• In reply to Jimmy Greenfield:

    IOW, the modern-day equivalent of Bob Feller?

  • For the record, Sosa wore "Clemens #21". Prior, as any Cubs fan with a pulse would remember, wore #22 which was popularized by...Mark Prior.

  • In reply to mattlindner:

    Duh, had a brain fart late at night and just got up to change it. I had that in mimd cuz Prior wore #21 in college and Clemens wore #22 I believe at the time with NYY.

  • [totally personal opinion]

    Shawon Dunston was the biggest bust.

    Yes, he had a really nice career in Chicago. But consider that he was the top overall pick in 1982. I don't need to remind all over you that Doc Gooden was fourth overall that year, but there were a few others kids that were drafted early (Barry Bonds & Bo Jackson in round two but didn't sign) that also turned out well, and might have signed if picked at the top. David Wells, Jimmy Key, Todd Worrell, Will Clark and Randy Johnson were also selected in the top five rounds that year.

    Love me some Shawon, but the Cubs missed all over the place in the 82 draft

  • In reply to Tab Bamford:

    Every team in baseball, though, including the Mets (who later denied it), had Dunston at the very top of their board. Can't blame the Cubs for that one. Every team would have picked him.

  • In reply to John Arguello:

    That is also true, Dunston was a consensus #1

  • In reply to John Arguello:

    To be fair the same applies for Prior. Everyone had him at the top of their boards. The only reason Minnesota passed on him for Mauer was because they didn't think they would be able to sign him, and considering the bonus he got, they probably were right.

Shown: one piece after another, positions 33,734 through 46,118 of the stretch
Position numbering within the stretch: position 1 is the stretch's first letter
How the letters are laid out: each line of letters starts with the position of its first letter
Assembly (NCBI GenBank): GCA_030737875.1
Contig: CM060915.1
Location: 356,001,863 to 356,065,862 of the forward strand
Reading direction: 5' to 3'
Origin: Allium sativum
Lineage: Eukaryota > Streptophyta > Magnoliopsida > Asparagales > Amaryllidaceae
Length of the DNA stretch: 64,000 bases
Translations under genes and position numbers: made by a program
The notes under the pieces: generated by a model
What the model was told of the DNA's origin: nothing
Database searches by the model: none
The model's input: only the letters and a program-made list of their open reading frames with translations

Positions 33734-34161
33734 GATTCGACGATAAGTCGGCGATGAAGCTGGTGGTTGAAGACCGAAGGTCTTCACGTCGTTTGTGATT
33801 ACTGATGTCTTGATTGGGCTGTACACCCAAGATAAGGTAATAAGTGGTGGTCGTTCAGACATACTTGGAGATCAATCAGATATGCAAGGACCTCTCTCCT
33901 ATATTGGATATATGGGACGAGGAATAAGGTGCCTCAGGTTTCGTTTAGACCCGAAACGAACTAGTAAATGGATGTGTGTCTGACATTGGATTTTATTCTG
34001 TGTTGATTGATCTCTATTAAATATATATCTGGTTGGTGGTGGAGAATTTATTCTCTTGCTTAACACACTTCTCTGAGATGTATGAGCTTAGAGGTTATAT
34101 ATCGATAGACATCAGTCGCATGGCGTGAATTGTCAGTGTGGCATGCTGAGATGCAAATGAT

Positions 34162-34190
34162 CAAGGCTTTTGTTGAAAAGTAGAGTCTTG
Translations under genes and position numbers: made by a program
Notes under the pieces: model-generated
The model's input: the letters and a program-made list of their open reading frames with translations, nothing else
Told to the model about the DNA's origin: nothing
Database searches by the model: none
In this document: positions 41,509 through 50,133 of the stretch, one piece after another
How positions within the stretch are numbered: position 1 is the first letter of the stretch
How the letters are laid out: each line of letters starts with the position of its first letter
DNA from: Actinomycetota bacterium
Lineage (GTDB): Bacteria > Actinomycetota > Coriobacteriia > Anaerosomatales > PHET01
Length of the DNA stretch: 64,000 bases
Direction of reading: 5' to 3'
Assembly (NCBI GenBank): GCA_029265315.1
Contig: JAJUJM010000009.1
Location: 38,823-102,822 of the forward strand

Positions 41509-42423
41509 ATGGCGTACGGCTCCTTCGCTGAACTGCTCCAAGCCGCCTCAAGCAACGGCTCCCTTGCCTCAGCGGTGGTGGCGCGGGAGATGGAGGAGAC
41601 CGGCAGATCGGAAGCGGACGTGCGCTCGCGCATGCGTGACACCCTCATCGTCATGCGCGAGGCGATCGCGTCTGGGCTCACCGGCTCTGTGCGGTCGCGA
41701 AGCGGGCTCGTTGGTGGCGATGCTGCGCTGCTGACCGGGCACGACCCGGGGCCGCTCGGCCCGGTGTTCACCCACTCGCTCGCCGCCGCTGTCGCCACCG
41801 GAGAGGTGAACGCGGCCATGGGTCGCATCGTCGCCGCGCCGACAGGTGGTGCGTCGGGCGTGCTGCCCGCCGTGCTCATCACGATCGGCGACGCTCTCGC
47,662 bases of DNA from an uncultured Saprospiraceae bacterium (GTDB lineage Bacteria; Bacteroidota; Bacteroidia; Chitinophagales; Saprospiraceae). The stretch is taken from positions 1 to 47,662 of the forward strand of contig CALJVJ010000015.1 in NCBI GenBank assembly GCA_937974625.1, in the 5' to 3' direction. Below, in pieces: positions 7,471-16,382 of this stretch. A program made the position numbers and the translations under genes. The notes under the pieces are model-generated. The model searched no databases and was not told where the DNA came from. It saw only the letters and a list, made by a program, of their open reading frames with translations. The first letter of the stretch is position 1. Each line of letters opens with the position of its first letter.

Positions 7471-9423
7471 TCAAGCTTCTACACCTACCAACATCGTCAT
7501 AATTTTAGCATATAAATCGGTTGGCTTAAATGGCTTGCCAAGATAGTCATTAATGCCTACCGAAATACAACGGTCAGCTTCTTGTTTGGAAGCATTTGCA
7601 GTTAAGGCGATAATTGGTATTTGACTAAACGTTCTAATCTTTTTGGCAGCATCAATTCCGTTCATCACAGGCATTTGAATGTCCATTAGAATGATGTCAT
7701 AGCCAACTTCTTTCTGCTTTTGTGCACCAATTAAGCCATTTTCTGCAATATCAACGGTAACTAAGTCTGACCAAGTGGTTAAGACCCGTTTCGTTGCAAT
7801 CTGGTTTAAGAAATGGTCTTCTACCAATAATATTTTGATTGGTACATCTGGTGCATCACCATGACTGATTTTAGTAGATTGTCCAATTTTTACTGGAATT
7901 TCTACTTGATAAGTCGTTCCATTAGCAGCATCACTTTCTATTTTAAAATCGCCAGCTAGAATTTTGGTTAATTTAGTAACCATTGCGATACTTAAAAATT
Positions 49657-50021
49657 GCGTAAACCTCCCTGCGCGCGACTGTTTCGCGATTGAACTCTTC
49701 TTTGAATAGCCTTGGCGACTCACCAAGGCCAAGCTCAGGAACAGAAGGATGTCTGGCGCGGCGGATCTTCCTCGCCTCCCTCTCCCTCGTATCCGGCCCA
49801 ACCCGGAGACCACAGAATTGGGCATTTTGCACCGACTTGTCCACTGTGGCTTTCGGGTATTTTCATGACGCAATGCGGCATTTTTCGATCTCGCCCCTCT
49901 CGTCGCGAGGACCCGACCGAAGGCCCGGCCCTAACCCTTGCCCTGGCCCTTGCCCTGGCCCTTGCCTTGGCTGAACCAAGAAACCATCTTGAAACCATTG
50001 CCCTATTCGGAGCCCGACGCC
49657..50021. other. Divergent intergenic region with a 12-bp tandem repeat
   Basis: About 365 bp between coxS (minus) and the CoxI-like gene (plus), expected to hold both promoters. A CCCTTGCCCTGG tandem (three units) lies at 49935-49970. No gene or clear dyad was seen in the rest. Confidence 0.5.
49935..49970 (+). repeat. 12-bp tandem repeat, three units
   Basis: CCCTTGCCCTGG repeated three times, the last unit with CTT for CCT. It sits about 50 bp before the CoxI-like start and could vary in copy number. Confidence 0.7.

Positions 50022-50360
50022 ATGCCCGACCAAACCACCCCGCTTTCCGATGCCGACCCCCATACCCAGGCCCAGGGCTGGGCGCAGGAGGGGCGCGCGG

• In reply to Tab Bamford:

    Tab, you are right on. Maybe we have to do another post on actual Cubs busts...this was more about Prior reminding me who was a bigger disappointment him or Wood?

  • fb_avatar

    I just went back and looked at the first couple of picks after prior was picked, and there lye Mark Teixeria. So just think what if. Is he the cubs biggest bust no. mark at least gave us a couple of good years. If you look at people like Felix Pie, josh Vitters,ext. They have given us nothing. now there may be more i am forgetting but that is my opinion. Your thoughts.

  • In reply to Larry:

    The word was that the Cubs were set to take Texeira had the Twins taken Prior.

  • fb_avatar
    In reply to John Arguello:

    Exactly John, no one mentioned the Cubs and Prior in that draft until about the week before it took place. It was supposed to be Mark Teixeira all the way but a lot of teams were scared off when he broke his ankle his senior year at Georgia Tech.

    Ah the possibilites...

  • In reply to Larry:

    I feel I have become the resident Josh Vitters apologist : ) While I have been a little dissapointed thus far, he just turned 22, played a full year at AA last year, was young for his league, and actually had a pretty solid season. Playing last year at 21, I'm not sure what Vitters should be giving anyway. It's now when my expectations for Vitters are ramped up. 22-23-24 is when the expectations should be realized.

    I agree with you on Prior. Not the biggest bust. PED's or not, he was the #! reason in 2003 we came within 5 outs of the WS. He was absolutely unreal. Outside of the Red Barron's 16-1 run in 84, it was, in my lifetime, the best Cubs pitching season.

  • fb_avatar
    In reply to dgedz27:

    I don't think Vitters is a huge bust at the moment, but when he came out, there was a lot of hype around him. that is why i think he a started to bust a little

  • In reply to Larry: